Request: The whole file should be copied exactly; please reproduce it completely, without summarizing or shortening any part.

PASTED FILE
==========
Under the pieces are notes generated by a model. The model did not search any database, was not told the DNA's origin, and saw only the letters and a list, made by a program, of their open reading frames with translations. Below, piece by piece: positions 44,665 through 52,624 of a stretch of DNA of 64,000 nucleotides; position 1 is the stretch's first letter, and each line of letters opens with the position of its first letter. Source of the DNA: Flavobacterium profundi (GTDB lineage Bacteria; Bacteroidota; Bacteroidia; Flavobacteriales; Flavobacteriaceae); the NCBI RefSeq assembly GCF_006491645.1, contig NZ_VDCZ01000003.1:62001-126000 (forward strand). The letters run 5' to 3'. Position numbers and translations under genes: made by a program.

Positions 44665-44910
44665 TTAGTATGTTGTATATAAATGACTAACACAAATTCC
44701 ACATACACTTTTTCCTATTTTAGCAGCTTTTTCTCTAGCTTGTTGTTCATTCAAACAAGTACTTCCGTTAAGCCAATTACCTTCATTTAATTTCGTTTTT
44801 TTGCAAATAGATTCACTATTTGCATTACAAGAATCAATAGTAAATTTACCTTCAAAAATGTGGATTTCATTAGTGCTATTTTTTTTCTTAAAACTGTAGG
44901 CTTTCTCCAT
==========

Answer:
Under the pieces are notes generated by a model. The model did not search any database, was not told the DNA's origin, and saw only the letters and a list, made by a program, of their open reading frames with translations. Below, piece by piece: positions 44,665 through 52,624 of a stretch of DNA of 64,000 nucleotides; position 1 is the stretch's first letter, and each line of letters opens with the position of its first letter. Source of the DNA: Flavobacterium profundi (GTDB lineage Bacteria; Bacteroidota; Bacteroidia; Flavobacteriales; Flavobacteriaceae); the NCBI RefSeq assembly GCF_006491645.1, contig NZ_VDCZ01000003.1:62001-126000 (forward strand). The letters run 5' to 3'. Position numbers and translations under genes: made by a program.

Positions 44665-44910
44665 TTAGTATGTTGTATATAAATGACTAACACAAATTCC
44701 ACATACACTTTTTCCTATTTTAGCAGCTTTTTCTCTAGCTTGTTGTTCATTCAAACAAGTACTTCCGTTAAGCCAATTACCTTCATTTAATTTCGTTTTT
44801 TTGCAAATAGATTCACTATTTGCATTACAAGAATCAATAGTAAATTTACCTTCAAAAATGTGGATTTCATTAGTGCTATTTTTTTTCTTAAAACTGTAGG
44901 CTTTCTCCAT